The public-school paradigm is also based on a century-old model: industrial learning. Time to abandon it, but it’s hard, because it so benefits the status quo, even if it’s a disaster for the kids.
Every generation must relearn the lessons. Unfortunately, it’s even harder to teach them when people who find them personally inconvenient to their agendas are in charge of the educational system.
Instapundit has some ideas for dealing with the war on college men:
You could add some street-theater when prospective freshmen tour the campus by putting up posters and passing out leaflets telling them that the campus is a “rights-free zone” for men or some such, too. And maybe demand that the admissions people warn admitted men that they won’t have due process, and then making a big stink when they won’t.
Yes, time to take back the campuses. Make all those administrators earn their money.
It’s classist and sexist.
Beyond that, it’s not even healthy. Growing kids need fat and protein. Low-fat milk is terrible for them.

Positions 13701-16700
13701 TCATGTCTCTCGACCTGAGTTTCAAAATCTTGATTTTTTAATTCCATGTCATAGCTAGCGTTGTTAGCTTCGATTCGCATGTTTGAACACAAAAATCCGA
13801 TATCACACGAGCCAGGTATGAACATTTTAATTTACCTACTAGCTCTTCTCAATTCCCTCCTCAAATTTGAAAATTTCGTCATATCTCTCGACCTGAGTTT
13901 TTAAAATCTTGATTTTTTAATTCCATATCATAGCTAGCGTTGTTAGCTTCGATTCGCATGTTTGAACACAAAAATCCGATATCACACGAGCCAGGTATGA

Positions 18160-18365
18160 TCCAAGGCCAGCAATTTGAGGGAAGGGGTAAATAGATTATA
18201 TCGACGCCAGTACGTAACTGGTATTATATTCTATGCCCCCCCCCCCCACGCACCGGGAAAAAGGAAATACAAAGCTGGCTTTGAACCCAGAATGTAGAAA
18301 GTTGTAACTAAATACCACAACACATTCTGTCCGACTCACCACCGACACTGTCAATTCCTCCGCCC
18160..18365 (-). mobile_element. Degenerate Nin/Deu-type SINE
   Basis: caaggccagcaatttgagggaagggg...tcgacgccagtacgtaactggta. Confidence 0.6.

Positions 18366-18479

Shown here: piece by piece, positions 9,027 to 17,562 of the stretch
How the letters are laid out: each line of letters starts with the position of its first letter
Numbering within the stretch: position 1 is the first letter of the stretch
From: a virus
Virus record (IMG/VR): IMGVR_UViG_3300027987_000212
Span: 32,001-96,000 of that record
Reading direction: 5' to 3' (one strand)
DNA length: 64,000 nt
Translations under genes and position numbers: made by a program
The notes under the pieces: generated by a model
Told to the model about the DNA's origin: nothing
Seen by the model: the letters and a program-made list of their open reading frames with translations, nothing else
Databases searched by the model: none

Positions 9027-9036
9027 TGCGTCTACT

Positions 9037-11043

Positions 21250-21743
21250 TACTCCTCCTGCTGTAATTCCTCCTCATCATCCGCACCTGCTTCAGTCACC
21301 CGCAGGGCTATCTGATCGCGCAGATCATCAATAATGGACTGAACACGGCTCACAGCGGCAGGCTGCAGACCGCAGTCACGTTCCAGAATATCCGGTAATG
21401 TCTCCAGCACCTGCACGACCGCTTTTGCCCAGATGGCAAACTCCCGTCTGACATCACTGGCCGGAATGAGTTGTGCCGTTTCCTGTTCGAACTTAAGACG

Continuing our tour of the six new Californias proposed by Tim Draper, this new state would be the only one with no Pacific coastline. Nonetheless, it has tremendous potential that is currently being hamstrung by Sacramento (or rather, the coastal voters who dominate the legislature). It would have a population of a little over four million, equivalent to Kentucky, and about a million fewer than Colorado. But as I’ll explain, its red depiction on the map below is appropriate, because it could be viewed as another Colorado in the making, except one only a couple-hour drive from the ocean.